Grabbing a cold, crisp pint in plastic cup to carry over to the park. Picking up a freshly made Aperol Spritz in a coffee cup to sip beside the canal.
Unreal summer moments made possible by the wonder that is takeaway drinks from the pub.
It’s a golden thing that was created during the Covid-era of lockdowns.
Back in 2020, pub landlords in England and Wales were given permission to keep serving customers in the street when the laws had forced them to be closed.
Not only was it a bit of a lifeline for those wanting to still enjoy a social drink but it was aimed to be a big financial help for businesses too.
So much so, the licensing move was extended twice during the pandemic.
But apparently, all good things must come to an end.
The Home Office has said takeaway pints will stop from 30 September.
It’s not a total end though, don’t worry. If pubs want to continue serving those perfect pints to go, they’ll have to apply for permission from their local councils.
Although, as reported by the BBC, the British Beer and Pub Association said this ‘disappointing’ decision would force pubs to go through a ‘lengthy application and approval processes’ just to be able to keep those takeaway sales going.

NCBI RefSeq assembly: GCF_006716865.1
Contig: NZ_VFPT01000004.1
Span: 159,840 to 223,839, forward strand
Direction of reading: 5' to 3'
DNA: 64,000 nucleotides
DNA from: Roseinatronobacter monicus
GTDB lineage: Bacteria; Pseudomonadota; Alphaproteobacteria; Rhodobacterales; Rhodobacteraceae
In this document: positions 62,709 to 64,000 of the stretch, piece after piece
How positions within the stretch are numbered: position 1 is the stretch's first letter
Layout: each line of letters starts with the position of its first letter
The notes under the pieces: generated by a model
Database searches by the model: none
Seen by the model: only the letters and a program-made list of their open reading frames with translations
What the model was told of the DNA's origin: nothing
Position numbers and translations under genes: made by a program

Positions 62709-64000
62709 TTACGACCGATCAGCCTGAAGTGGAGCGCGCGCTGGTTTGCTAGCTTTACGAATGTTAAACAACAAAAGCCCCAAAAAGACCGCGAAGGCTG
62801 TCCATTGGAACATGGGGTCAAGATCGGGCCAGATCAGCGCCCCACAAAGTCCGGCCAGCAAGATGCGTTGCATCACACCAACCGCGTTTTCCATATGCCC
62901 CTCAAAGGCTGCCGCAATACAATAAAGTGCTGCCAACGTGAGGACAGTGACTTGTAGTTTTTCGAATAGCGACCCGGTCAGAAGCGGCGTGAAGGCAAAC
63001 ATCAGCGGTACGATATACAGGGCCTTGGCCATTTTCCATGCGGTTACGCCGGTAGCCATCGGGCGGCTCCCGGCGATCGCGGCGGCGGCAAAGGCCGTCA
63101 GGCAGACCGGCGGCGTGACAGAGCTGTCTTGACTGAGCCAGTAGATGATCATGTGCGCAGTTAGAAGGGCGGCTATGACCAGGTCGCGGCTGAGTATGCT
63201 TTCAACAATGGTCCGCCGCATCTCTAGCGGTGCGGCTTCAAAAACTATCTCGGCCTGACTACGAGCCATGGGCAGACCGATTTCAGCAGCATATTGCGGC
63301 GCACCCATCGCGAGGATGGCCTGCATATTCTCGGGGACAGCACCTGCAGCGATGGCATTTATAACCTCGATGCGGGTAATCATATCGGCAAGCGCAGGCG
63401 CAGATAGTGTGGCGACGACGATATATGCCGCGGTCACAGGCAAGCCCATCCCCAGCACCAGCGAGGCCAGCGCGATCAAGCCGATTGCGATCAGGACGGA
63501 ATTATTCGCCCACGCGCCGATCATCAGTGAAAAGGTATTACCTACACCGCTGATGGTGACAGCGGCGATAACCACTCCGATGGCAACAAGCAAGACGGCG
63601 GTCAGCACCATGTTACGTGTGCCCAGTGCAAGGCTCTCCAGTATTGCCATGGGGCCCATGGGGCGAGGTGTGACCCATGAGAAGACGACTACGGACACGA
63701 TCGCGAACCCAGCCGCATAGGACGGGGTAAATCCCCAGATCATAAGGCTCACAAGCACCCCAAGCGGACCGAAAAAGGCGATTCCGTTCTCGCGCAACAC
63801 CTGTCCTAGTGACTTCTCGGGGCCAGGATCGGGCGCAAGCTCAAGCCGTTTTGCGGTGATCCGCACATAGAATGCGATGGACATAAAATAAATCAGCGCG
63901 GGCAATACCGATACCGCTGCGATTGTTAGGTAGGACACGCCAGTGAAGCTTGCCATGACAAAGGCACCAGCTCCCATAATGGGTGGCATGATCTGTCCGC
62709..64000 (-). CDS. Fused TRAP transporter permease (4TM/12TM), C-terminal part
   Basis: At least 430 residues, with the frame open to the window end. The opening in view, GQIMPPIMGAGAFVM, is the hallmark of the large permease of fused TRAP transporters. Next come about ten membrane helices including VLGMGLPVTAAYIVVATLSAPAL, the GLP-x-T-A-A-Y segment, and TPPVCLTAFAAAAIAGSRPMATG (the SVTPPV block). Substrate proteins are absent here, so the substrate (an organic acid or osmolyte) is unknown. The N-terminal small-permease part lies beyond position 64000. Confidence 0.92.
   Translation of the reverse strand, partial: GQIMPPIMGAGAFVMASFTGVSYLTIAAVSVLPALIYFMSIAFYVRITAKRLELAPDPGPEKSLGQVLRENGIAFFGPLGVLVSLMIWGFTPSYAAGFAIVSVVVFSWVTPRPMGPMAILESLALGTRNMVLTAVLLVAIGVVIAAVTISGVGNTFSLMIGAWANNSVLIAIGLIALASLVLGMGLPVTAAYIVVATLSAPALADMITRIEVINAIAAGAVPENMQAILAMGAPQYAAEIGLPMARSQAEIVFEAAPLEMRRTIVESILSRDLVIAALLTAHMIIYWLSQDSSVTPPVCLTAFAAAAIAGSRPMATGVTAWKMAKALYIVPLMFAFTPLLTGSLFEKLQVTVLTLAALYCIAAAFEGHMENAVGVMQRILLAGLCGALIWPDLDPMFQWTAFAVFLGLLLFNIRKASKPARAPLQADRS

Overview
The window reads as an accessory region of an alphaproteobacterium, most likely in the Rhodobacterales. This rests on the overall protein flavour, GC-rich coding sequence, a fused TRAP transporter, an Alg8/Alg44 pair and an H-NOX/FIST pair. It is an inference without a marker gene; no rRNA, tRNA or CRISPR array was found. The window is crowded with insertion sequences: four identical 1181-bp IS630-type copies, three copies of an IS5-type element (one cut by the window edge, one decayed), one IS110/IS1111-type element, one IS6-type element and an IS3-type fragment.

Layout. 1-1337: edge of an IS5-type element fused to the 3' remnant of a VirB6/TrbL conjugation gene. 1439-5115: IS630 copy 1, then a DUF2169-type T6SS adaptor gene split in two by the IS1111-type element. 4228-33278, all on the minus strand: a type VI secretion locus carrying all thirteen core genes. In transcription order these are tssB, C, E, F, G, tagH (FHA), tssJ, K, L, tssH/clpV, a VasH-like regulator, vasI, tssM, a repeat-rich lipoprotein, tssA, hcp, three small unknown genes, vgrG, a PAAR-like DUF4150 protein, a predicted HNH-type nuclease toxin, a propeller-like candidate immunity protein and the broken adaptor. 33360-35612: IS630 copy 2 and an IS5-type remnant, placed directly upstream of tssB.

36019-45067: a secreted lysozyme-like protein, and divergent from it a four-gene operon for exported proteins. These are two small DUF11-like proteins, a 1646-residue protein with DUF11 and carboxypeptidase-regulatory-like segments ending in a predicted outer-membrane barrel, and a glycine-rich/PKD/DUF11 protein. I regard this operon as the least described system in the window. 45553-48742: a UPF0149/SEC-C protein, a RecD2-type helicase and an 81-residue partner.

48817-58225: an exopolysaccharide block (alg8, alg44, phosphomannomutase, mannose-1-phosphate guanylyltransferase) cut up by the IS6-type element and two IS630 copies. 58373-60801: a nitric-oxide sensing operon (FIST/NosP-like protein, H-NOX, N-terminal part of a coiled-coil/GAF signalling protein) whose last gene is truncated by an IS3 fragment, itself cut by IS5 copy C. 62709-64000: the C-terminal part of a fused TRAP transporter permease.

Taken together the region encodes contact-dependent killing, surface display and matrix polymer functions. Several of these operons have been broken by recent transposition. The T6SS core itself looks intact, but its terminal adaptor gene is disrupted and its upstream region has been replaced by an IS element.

Chief executive Emma McClarkin added: “We need government to support our pubs and allow them to diversify and innovate, not hold them back with more red tape and unnecessary regulation.”
The difference between this new permission rule and the more relaxed regime brought in in July 2020, is that the pubs without an off-premises licence could still sell us our takeaway alcohol without having to apply for permission.
Explaining why they’re taking away our pints-to-go, the Home Office said it had canvassed opinion from local councils, residents’ group and drinks retailers.
And it turns out, the majority of those who responded were in favour of returning to the pre-covid rules.
The department did say it’s going to encourage councils to treat the applications as a minor licence change, a quicker and cheaper process, to minimise the ‘transition costs’ for existing licence holders.
However, Mike Kill from the Night Time Industries Association told the BBC these changes leave pubs and drinking holes with ‘little time’ to apply for licence changes before 30 September.
So basically, you’ve just got to hope your favourite takeaway pint spot is able (and wants) to secure themselves a licence before the cut off